HR & Management

Yahoo! investor tells firm in 99-page slide to sack 9,000 staff, remove perks and get new CEO

2 min read

15 December 2015

Not pleased with Yahoo! regarding its current lack of strategy, Eric Jackson, MD of SpringOwl Asset Management, is offering an alternate plan – or may just be having a good old rant.

Despite five CEOs over ten years having tried and failed to turn the online giant around, Jackson reckons he has the answer.

In a 99-slide presentation, Jackson argues that there remains significant value within Yahoo! and that selling the core business would not benefit shareholders

But ultimately, it seems to have been crafted with the sole purpose of throwing CEO Marissa Mayer under the bus by picking apart and questioning her leadership. Indeed, he was calling for Mayer to be given the door, claiming that an operations-focused CEO would be better suited. 

It wasn’t the only thing that Jackson suggested needed to be scrapped. SpringOwl noted that all of Yahoo’s spending has cost the company around $450m in the past four years.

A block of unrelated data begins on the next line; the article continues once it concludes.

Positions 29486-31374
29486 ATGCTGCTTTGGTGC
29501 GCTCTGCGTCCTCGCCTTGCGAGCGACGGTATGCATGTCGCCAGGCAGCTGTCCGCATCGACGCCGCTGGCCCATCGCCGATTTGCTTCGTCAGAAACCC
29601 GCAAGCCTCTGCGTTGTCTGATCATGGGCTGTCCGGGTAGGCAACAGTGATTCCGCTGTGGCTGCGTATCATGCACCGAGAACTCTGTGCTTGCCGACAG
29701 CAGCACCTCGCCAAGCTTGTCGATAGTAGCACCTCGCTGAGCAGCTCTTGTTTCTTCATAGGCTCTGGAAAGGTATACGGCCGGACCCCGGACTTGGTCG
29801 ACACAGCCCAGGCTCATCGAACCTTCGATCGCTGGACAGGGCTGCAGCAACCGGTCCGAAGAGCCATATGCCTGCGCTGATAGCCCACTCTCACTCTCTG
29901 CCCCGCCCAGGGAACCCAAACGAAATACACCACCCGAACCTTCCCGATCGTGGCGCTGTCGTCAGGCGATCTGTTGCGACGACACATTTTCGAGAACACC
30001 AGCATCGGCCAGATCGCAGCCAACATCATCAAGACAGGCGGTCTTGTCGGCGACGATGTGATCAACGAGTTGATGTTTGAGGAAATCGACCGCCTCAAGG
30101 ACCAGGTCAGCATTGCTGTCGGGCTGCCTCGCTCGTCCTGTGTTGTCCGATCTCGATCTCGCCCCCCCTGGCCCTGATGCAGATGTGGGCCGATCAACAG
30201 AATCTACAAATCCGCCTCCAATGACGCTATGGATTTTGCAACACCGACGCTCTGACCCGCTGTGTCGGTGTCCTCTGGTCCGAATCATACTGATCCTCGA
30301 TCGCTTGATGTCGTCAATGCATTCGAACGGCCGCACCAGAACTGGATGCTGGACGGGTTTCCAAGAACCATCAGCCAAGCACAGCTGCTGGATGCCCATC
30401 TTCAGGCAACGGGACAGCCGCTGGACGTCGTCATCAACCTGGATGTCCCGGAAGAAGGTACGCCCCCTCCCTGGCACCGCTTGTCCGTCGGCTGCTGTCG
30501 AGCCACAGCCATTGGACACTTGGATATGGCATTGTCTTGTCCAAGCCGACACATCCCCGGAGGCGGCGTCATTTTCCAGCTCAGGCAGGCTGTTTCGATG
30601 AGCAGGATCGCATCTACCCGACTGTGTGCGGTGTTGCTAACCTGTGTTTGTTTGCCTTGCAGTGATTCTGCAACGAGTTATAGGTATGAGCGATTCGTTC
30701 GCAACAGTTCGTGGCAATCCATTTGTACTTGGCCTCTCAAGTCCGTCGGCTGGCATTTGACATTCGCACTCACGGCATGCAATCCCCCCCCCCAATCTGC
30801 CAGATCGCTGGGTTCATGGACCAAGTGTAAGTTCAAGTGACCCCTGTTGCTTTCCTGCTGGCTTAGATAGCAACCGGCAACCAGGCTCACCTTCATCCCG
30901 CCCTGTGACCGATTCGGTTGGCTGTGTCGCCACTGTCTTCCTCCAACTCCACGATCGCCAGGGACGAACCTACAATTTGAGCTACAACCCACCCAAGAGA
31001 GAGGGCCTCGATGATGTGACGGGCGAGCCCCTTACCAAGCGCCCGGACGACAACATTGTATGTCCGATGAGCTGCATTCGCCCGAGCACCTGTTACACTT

He said: “Yahoo! is like a startup and startups can’t afford luxurious caterers like Bon Appetit. The company should have no more lavish parties for employees like the Great Gatsby themed one in December 2015 costing $7m. That’s half an Instagram right there.”

It pointed accusingly at a Yahoo! Christmas party that cost $7m, and a Wizard of Oz photoshoot that costs $70,000.

A reduction in workforce, however, would enable the company to cut $2bn, according to Jackson. By his estimates, Yahoo! needs to slash its workforce by 75 per cent. He also proposed the sale of its iconic Sunnyvale campus so that it could lease the space required for a smaller workforce.

He added: “Yahoo! needs to go back to the old logo and raise the old Yahoo! billboard on the 101 into San Francisco to send a message that the era of Marissa Mayer is now over.”

Jackson also said: “No more wealth transfers of cash from Yahoo shareholders to boost the coffers of failed zombie companies on whose boards the CEO sits.”

The firm also claimed that Yahoo! needed to bring in a strategic partner to help it navigate the tax issues surrounding its Asian assets.